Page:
A Philosopher's Guide to Life
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This modern translation of the writings originally by Epictetus gives incredible insight into how we can live a more fulfilling life.
"Epictetus (c. 50-135 CE) was brought as a slave to Rome, where he became a great teacher, deeply influencing the future emperor Marcus Aurelius among many others. His philosophy, Stoicism, was practical, not theoretical--aimed at relieving human suffering here and now.
And Epictetus knew suffering. Besides being a former slave, he was lame in one leg and walked with a crutch. After a decade of teaching in Rome, he was banished by Emperor Domitian; undaunted, he established a school in Greece.
The Manual is a collection of Epictetus' essential teachings and pithy sayings, compiled by his closet student. It is the most accessible and actionable guide to Stoic philosophy, as relevant today as it was in the Roman Empire.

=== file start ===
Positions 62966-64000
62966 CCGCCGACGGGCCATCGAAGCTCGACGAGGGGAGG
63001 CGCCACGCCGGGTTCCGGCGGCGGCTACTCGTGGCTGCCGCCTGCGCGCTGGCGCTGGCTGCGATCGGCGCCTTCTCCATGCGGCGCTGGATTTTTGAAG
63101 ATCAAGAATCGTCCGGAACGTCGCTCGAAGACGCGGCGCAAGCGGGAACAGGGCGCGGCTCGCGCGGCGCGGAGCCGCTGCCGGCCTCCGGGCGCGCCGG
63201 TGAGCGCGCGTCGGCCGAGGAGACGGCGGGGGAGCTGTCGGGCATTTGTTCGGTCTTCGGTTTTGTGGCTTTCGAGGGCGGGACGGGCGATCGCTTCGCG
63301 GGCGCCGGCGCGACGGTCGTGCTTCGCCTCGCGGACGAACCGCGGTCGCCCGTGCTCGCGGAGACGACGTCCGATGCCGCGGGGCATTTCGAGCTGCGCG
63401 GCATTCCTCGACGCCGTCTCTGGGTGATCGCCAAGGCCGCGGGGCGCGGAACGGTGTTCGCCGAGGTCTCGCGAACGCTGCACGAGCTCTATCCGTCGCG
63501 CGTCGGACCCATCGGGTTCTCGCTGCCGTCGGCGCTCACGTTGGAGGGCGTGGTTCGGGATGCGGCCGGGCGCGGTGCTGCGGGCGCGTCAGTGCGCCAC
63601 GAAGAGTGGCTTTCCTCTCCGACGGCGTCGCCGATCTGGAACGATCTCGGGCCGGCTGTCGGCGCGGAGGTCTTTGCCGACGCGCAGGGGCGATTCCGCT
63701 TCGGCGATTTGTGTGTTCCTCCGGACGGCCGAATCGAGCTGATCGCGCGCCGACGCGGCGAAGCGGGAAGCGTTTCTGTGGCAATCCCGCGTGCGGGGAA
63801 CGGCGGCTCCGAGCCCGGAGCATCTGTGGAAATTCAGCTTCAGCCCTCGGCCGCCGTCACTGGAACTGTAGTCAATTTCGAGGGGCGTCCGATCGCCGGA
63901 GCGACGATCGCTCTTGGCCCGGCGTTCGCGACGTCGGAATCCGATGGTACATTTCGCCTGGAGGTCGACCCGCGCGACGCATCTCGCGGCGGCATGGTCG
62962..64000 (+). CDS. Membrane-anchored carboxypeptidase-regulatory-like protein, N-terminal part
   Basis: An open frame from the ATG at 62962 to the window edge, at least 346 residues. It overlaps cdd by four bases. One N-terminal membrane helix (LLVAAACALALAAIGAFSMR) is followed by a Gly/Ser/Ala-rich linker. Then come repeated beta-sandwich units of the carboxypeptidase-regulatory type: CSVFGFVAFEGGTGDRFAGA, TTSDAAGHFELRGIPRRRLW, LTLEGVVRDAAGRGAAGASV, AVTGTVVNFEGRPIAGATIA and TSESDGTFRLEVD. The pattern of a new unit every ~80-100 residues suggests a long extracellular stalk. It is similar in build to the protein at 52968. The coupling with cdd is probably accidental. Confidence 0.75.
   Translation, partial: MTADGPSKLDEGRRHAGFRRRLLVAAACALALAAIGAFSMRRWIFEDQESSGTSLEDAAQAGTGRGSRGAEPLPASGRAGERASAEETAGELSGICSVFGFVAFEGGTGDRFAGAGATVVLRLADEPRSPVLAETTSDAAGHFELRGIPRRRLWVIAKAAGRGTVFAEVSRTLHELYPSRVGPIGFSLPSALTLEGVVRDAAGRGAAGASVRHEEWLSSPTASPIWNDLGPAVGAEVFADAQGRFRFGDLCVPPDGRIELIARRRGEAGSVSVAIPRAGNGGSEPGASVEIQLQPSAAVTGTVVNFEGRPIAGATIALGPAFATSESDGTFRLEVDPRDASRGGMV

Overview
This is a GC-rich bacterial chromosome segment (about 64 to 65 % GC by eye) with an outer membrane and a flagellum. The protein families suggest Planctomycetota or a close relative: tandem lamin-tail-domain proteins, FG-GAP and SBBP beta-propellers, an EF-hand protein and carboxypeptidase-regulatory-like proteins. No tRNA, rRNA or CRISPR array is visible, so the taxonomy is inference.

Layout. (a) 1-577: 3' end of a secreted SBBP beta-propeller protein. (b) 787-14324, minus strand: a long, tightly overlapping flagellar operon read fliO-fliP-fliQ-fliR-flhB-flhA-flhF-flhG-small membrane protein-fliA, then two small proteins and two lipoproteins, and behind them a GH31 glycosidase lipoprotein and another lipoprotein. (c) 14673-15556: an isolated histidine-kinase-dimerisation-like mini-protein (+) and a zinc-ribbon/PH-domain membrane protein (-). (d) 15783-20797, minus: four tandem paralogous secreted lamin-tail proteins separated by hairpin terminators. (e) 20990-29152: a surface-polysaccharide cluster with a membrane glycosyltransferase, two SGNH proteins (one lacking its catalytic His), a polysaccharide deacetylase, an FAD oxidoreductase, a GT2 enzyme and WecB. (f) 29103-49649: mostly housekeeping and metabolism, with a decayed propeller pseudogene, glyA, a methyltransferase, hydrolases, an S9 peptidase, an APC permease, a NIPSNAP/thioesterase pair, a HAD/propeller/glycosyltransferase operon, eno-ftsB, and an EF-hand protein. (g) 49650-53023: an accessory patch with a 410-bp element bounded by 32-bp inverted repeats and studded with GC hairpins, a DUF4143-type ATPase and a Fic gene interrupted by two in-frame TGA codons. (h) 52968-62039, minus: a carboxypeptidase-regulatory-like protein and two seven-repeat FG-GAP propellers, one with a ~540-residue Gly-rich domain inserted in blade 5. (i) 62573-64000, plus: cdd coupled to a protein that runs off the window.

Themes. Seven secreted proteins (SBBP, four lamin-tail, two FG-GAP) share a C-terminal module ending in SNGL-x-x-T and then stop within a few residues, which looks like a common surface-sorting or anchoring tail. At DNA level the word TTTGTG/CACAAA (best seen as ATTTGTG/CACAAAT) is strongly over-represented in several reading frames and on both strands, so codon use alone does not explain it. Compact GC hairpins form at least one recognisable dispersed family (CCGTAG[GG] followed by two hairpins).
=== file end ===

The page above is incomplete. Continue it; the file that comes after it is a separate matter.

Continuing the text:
This new edition is rendered in contemporary English, with a foreword, by Sam Torode. A companion volume, The Meditations: An Emperor's Guide to Mastery by Marcus Aurelius, is also available from Ancient Renewal. "
Why Read It?:
The Manual is one of those books with age-old wisdom that provides practical and implementable principles to living a fulfilling life. I listened to this on audiobook during one of my many hikes/mountain runs that I've been doing lately and it helped to reinforce many of the Stoic principles I've been trying to learn to live by for the past few years. If you want to become a happy person, who is aware of what they should and shouldn't expend their energy on, this book will provide you the wisdom and guidance to help you understand life. I highly recommend Stoic philosophy as a way to level yourself and get control of your own temperament. Personally, since diving down this path, I've learned to get less upset at the things that are out of my control, whether it be someone cutting me off on the highway (I have no control of their actions, why get upset?) or at my computer for working slower than I'd like it. If you haven't read anything on stoic philosophy this is a great place to start. I wish I would have read this when I was much younger.
If you've already read the book or if you decide to give it a read, and leave a comment about the book below or in the Facebook Group. I'd love to hear what are your personal legends!
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